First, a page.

Improving mortality trends for hospitalization of aortic dissection in the National Inpatient Sample

Kate P. Zimmerman, Gustavo Oderich, Alberto Pochettino, Kristine T. Hanson, Elizabeth B Habermann, Thomas C. Bower, Peter Gloviczki, Randall R De Martino

Research output: Contribution to journalArticle

10 Scopus citations

Abstract

Objective: Population-based assessment of aortic dissection (AD) hospitalizations in the general United States population is limited. We assessed the current trends in AD admissions and in-hospital mortality for surgical and medical AD treatment. Methods: Patients admitted for primary diagnosis of AD were identified from the National Inpatient Sample database (2003-2012). Patients were identified by International Classification of Diseases-Ninth Revision diagnosis codes and categorized by treatment type: type A open surgical repair (TASR), type B open surgical repair (TBSR), thoracic endovascular aortic repair (TEVAR), and medical management (MM). Our primary outcomes were to evaluate admission trends and in-hospital mortality of AD. Secondary outcomes included postoperative complications. We used weighted national estimates of admissions to assess trends over time using linear regression. We also identified factors associated with mortality via a hierarchical multivariable logistic regression model. Results: We identified 15,641 patients (60.7% male; mean age, 63.5 years) admitted with a primary diagnosis of AD between 2003 and 2012. Intervention types included TASR in 3253 (20.8%), TBSR in 3007 (19.2%), TEVAR in 1417 (9.1%), and MM in 7964 (50.9%). Overall weighted admissions for AD increased significantly, from 6980 in 2003 to 8875 in 2012 (P <.01, test of trend), with increases in admission for TASR, from 1143 in 2003 to 2130 in 2012 (P <.01, test of trend), and TEVAR from 96 in 2005 to 1130 in 2012 (P <.01, test of trend). TBSR and MM admissions were stable, with TBSR admissions at 1519 in 2003 and 1540 in 2012 (P = .9, test of trend) and MM admissions at 4319 in 2003 and 4075 in 2012 (P = .8, test of trend). During the same interval, overall in-hospital mortality rates for AD decreased from 18.1% to 13.0% (P <.01, test of trend). When stratified by intervention type, mortality rates decreased for TASR, from 20.5% to 14.8% (P <.01, test of trend), for TBSR, from 18.0% to 14.3% (P = .03, test of trend), and for MM, from 17.5% to 13.9% (P <.01, test of trend). Mortality rates for TEVAR were stable, with an average mortality of 7.9% (P = .8, test of trend) during the study period. Factors associated with increased mortality included older age, Caucasian race, nonelective admission, pre-existing peripheral vascular disease, and acute postoperative complication of myocardial infarction, stroke, or kidney failure. Admissions at a center with high surgical volume were associated with a decreased mortality for TBSR admissions only (odds ratio, 0.55; 95% confidence interval, 0.4-0.7). Conclusions: Overall and surgical admission rates for AD appear to be increasing, and in-hospital mortality rates are decreasing. TEVAR mortality remains mostly unchanged, however, suggesting targets for further improvement in mortality for AD treatment. Decreased mortality for TBSR at centers with a high surgical volume may suggest a need for regionalization of AD care.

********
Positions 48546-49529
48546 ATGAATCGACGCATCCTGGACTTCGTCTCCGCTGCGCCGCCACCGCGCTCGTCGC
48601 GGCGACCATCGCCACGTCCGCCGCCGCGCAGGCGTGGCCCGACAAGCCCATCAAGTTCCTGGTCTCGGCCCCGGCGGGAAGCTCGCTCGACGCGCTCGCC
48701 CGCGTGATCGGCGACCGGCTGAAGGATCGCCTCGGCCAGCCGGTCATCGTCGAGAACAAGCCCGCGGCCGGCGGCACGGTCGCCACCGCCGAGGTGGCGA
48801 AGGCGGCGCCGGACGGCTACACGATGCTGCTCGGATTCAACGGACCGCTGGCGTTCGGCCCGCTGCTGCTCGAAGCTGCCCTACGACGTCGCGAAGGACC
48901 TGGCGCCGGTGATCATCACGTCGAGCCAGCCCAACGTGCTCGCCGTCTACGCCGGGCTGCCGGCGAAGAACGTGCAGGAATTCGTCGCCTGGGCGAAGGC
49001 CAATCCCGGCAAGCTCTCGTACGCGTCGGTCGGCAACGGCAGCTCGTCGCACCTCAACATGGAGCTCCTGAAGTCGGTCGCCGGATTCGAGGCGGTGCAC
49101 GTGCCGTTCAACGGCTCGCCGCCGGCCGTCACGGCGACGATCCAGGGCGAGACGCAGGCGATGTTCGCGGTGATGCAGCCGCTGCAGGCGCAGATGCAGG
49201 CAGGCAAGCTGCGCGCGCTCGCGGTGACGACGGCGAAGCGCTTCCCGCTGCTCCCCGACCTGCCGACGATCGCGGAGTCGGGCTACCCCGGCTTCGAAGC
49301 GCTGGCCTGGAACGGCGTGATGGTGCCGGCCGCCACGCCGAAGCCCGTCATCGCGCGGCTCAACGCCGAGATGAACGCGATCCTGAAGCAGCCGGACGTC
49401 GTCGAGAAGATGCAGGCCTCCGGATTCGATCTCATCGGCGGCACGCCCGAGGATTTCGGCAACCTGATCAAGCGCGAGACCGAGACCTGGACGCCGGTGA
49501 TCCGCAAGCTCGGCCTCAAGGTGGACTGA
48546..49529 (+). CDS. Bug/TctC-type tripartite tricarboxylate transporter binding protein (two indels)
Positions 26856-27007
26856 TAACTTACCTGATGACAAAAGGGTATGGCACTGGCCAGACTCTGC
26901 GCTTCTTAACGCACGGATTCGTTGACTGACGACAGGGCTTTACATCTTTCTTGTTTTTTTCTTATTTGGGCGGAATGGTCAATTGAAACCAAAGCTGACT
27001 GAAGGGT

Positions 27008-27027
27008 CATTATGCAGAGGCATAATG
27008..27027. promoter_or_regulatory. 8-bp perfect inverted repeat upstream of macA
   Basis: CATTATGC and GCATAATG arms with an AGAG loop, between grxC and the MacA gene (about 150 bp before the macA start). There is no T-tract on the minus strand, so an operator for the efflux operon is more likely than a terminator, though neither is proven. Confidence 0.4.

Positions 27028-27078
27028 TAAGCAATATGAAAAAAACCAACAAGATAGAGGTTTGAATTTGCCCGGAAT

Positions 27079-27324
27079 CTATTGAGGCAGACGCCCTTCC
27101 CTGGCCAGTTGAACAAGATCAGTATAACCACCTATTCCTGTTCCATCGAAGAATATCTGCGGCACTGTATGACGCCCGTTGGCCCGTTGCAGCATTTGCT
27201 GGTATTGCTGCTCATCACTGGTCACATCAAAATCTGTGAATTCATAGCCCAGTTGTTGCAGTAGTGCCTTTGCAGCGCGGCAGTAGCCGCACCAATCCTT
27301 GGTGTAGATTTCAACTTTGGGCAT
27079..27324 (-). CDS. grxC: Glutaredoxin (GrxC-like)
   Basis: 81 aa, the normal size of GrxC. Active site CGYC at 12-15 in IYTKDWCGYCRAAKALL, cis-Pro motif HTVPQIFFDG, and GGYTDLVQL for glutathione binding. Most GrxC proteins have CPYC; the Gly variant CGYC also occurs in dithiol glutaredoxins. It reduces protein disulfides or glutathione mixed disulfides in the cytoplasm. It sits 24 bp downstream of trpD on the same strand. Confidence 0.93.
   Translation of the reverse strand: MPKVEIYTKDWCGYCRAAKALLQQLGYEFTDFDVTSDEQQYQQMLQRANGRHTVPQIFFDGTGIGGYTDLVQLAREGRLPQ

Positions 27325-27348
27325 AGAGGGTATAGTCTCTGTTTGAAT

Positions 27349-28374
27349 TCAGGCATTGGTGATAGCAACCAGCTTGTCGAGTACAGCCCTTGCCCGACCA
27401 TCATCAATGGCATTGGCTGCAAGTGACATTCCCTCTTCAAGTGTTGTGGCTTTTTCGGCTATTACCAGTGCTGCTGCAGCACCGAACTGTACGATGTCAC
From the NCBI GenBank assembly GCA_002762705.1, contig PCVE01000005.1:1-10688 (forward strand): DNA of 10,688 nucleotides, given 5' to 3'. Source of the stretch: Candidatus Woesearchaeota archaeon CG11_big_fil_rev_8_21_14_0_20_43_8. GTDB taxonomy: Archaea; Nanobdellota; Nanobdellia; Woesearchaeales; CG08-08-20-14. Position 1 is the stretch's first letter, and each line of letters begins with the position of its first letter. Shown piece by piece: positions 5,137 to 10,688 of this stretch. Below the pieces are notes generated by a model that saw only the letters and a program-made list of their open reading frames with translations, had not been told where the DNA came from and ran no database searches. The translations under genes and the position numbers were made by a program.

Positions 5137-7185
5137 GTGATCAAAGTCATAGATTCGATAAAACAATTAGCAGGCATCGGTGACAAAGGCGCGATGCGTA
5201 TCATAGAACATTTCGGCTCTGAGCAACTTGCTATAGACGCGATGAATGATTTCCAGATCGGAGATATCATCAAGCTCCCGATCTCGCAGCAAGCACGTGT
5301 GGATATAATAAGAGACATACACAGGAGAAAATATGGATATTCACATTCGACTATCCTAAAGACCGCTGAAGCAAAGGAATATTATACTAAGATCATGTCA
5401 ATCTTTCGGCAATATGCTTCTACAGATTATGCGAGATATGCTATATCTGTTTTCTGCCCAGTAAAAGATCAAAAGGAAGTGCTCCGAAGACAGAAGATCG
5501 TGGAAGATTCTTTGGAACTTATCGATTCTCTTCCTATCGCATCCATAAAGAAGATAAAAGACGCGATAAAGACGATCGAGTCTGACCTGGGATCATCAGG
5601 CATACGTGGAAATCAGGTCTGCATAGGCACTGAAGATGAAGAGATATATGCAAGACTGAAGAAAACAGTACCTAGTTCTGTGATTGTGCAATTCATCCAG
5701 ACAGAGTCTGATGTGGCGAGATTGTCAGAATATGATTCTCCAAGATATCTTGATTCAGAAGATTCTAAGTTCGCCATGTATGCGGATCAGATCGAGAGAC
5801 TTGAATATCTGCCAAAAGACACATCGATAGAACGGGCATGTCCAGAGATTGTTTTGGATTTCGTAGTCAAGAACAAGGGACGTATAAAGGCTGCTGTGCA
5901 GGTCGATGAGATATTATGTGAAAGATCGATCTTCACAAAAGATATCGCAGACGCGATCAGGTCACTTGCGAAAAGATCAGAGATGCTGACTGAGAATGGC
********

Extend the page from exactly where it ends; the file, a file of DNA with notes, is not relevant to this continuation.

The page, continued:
Original languageEnglish (US)
JournalJournal of Vascular Surgery
DOIs
StateAccepted/In press - Jan 16 2016

    Fingerprint

ASJC Scopus subject areas

  • Cardiology and Cardiovascular Medicine
  • Surgery

Cite this